Rescue Squad to celebrate 60th anniversary with events today
By Nathan Hardin
SALISBURY — Billy Barnes’ death saved lives.
When the 17-year-old drowned in the American Quarry lake on May 31, 1951, Rowan residents sprung into action.
Less than two months later, those who searched the lake for the teenager’s body formed the Rowan County Rescue Squad.
The squad will celebrate its 60th anniversary today.
The Rescue Squad responds to about 1,400 calls a year, Chief Coyt Karriker said Thursday. On top of that, the squad has been to 174 events as stand-by personnel.
Before the creation of the squad, residents or military veterans would often help in rescues.
During Barnes’ rescue efforts, the Post reported in 1951: “Several hundred persons lined the banks of the quarry pit today watching rescue efforts which were made with the aid of boats and hooks.”
It took volunteers 12 days to find Barnes’ body.
On July 21, 1951, the Rescue Squad received its charter.
Karriker said the squad wanted to wait until the fall for the 60th anniversary celebration so the call volume would be less and more people would be able to attend. “Summer time is just really bad here, with all the standby events and the weekends are just full,” Karriker said. “So we wanted to wait for the fall.”
Today’s event, which kicks off at 5:30 p.m., is open to anyone who has a history with the squad or has received an invitation.
The event had 225 confirmed guests for the event on Thursday, Karriker said.
A portion of the event will be dedicated to the squad’s annual award ceremony.
“We have approximately 50 on the roster right now,” Karriker said. “That’s made up of full time, part time and we have an intern program here as well.”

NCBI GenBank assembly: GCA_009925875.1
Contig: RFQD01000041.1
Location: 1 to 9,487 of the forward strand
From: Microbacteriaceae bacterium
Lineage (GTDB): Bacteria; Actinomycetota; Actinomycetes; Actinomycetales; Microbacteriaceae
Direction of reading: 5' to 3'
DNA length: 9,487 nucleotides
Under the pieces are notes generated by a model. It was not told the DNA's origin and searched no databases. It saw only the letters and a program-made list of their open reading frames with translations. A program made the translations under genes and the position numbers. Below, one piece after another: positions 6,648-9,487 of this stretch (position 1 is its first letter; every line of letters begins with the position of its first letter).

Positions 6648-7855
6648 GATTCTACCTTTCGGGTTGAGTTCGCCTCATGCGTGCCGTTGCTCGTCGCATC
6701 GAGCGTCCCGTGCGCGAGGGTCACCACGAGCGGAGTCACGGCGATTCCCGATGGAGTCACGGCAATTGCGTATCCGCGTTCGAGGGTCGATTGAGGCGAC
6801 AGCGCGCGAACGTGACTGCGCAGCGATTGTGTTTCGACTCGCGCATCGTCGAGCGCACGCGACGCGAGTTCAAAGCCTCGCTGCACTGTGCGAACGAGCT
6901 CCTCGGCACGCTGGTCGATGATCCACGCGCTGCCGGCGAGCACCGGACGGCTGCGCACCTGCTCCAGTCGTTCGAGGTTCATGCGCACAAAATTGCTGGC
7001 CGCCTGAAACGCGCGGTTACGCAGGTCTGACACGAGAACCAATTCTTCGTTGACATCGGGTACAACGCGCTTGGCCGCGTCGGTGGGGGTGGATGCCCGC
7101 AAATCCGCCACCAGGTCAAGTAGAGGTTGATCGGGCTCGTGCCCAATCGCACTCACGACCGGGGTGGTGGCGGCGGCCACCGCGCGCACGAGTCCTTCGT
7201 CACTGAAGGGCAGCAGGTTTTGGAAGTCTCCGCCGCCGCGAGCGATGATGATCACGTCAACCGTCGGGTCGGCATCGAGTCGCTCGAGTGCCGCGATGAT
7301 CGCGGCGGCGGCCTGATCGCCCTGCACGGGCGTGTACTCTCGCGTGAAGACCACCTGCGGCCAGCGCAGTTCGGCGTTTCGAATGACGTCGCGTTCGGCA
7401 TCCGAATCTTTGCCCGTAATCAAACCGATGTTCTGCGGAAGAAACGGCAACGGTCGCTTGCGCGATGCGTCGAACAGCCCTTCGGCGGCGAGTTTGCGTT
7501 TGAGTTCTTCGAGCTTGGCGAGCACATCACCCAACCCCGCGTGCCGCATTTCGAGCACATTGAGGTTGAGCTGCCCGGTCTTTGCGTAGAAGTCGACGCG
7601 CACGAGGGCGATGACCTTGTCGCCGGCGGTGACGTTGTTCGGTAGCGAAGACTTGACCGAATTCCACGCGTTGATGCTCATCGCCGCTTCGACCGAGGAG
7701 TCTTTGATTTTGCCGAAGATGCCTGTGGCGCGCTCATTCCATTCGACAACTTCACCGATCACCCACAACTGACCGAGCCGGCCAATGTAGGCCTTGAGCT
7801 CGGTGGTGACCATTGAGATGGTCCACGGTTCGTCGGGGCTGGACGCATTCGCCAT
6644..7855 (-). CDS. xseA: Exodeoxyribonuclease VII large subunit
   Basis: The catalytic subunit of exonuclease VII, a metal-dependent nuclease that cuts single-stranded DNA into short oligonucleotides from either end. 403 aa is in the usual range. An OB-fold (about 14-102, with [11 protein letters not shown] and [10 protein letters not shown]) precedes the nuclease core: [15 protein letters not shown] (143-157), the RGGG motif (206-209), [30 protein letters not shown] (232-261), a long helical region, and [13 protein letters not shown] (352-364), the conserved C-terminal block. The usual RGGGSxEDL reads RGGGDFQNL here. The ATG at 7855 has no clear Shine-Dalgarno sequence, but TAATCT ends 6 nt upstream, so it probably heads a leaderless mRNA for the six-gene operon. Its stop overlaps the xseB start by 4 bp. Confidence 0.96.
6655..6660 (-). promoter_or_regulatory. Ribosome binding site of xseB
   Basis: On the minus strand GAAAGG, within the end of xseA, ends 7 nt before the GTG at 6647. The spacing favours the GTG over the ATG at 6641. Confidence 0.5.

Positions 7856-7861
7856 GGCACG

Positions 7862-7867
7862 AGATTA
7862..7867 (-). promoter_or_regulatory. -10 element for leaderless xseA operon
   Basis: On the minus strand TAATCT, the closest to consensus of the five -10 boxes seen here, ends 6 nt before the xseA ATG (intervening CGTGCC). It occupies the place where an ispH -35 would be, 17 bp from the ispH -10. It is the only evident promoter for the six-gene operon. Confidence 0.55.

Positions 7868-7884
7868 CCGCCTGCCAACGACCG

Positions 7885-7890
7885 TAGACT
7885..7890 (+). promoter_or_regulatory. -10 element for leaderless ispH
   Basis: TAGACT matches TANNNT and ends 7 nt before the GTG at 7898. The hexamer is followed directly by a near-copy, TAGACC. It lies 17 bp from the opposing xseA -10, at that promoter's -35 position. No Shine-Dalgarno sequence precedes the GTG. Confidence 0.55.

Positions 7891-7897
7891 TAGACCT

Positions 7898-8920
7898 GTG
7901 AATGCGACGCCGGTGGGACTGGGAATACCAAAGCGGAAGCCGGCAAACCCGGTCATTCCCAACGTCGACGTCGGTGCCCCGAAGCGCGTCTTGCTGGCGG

St. John’s Men’s Chorus will provide entertainment at the event, along with Jeff McCorkle and Company’s Strings of Victory.
Karriker said Mary Beaver, one of the squad’s original charter members, will also be a guest speaker.
Harold Morefield, the president of the board that oversees the Rowan Rescue Squad, said the celebration reflects the gratitude of the board for volunteers’ time and effort.
We’re proud of what the squad has become over the years from the humble beginnings that started from scatch out of necessity,” Morefield said. “Volunteers have given up their time, time at home with their families, to go out and do land searches, to drag and dive for dragging victims, to run emergency calls or transport emergency calls.”
As of the end of October, Rescue Squad members had logged 11,606 hours of training time, not including the hours from the squad’s lifetime members.
“It takes more than the board, it takes more than the volunteers, it takes more than the chief,” Morefield said. “It takes everybody working together to get the mission accomplished.”
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